Five months ago during my preparation and ramp up to gardening season, I started thinking about what it would be like to have a partner, a side kick, a secretary to keep me honest and on task.
Somebody who could review old journal notes from previous years and give me hints about what seeds I should be starting, what worked well, what didn't, and why.
I started thinking I'm likely not alone and that other hobby and market gardeners likely feel the same way. I then expanded this, likely anyone bootstrapping a small business "enterprise" could use a side kick. Small craft brewers, artists, sign makers, the list goes on and on.
As you might know I'm deeply interested in systems like computer science and permaculture. Computer scientists often try to model complex natural systems. Often natural systems give us clues on how to make computers perform certain tasks.
One reoccuring theme I find between computer science and permaculture is the idea of inputs and outputs.
Brewing wine from berries requires the following inputs: boiling water, berries, sugar, yeast, and yeast nutrient. Combined all these inputs together in the right way, wait for a certain time, and the system returns an a tasty, alchoholic, product with a long shelf life as an output. The spent berries go straight into the compost for next years garden. Natural systems and unnatural systems model after natural ones, have no waste by-products (pollution). Every output of one process is always an input of another.
Only when we mess up the natural order of organic systems do we end up with polution. Polution is simply a holistically bad output. For example, when we artifically produce outputs, like plastics there is no natural system to take it as an input, it becomes polution and makes the system sick.
To fight off the production of unnatural outputs, like single use plastics, we need to create other human managed systems to use the pollution as inputs. For example, I'm insulating my shed with bags of single use polyethylene wrappers that wrap my families purchases. I'm keeping the valuable (although un-natural) resource out of the waste stream and using it to shrink the tempurature swing deltas in my shed. When we model the material world as inputs and outputs we can learn how to best use what we have on hand.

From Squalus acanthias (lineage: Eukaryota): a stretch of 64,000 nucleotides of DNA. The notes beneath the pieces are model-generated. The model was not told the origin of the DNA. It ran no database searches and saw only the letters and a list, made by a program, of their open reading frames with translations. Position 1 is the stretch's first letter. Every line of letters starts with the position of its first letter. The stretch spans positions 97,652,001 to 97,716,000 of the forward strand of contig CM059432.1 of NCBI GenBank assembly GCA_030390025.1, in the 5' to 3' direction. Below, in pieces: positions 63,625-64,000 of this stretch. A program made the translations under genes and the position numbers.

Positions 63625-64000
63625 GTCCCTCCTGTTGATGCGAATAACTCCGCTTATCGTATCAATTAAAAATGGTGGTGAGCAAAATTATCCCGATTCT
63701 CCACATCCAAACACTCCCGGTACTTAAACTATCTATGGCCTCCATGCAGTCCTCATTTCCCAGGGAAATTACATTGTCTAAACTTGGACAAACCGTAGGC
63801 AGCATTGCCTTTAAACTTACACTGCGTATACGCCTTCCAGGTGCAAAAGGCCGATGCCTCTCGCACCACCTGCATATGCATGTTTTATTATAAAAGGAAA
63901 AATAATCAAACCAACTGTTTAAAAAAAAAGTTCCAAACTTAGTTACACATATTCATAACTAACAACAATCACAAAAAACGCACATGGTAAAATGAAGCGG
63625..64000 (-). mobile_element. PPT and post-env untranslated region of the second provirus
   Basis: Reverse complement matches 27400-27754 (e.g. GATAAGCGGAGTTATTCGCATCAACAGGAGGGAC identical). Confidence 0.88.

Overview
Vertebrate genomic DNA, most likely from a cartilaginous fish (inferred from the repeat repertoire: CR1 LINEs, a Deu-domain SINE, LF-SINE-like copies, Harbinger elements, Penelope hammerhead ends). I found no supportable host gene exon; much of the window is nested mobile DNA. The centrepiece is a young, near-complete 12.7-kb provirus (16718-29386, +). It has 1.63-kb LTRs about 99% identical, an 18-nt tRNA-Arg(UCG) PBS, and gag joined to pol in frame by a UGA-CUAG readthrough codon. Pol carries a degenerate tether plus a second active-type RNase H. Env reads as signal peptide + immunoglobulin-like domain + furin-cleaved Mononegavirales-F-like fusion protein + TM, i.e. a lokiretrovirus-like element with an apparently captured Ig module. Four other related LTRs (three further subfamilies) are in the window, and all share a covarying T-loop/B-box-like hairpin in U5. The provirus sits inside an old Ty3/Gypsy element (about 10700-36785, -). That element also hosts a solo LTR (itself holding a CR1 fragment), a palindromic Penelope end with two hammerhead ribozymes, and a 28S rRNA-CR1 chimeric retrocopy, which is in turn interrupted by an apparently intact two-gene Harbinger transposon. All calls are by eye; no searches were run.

We can boost each of our local economies by providing proper tools to the local makers.
This is why today I'm announcing GigSideKick to flip the script on globalization and large enterprise giants.
GigSideKick is a "field" journal app to track inputs and outputs. The primary goal is to collect the right amount of data with the least amount of friction, have an intuitive user interface, and a user experience which mostly stays out of the way. In addition to tracking inputs and outputs, the user will optionally set ETAs on processes set in motion which will power reminders.
Each local hero deserves the unfair advantage that a smart and capabile Side Kick provides.
This type of input/output journal will not interfere with the task at hand, and would only require a few button presses. The data created from such a journal is important for the user's future self, and if properly aggregated and crowd sourced, the data will enable a powerful recommendation engine.
For example, a person subscribing to a "garden" knowledge pack might get the following recommendation: "gardeners in your area are known to typically start on average of 24 zucchini seeds this month, which typically result in 18 viable zucchini seedlings in 6 days", "How many will you start?"
In the background, the app would also track human labor (which itself is valuable input), track inventory of parts, work-in-process, and finished goods. Finally the app's data would power a local marketplace to help the maker trade and sell finished products. After all, if you produce a surplus of apples without a system in place to use them, the apples will end up as an input to the compost pile instead of the bellies of deserving humans. : )
I believe we must give power back to local communities and economies. We, the side gig heros and local businesses operators, need all the help we can get to compete in today's global economy.
Local makers have many often un-exploited unfair advantages. We do not need to ship our goods which means we should have lower margins. We need to figure out how to market our products (outputs) to local people looking for our superior goods.
Another often untapped unfair advantage is the sale or trade of our by-products. We can even trade our waste! For example as a gardener, I would gladly trade a heaping bowl of same day cut, "beyond organic" salad greens, for your bucket of leaves, coffee grounds, sticks, sawdust, or grass clippings! It's honestly the timeless addage of "one mans trash is another mans treasure". Your waste is a very useful input to the correct system and local people trading outputs is by far the best thing we can do for our planet.
I plan to document my journy of building this vision, I hope you join me.
Like always, please feel free to leave comments below, I always respond.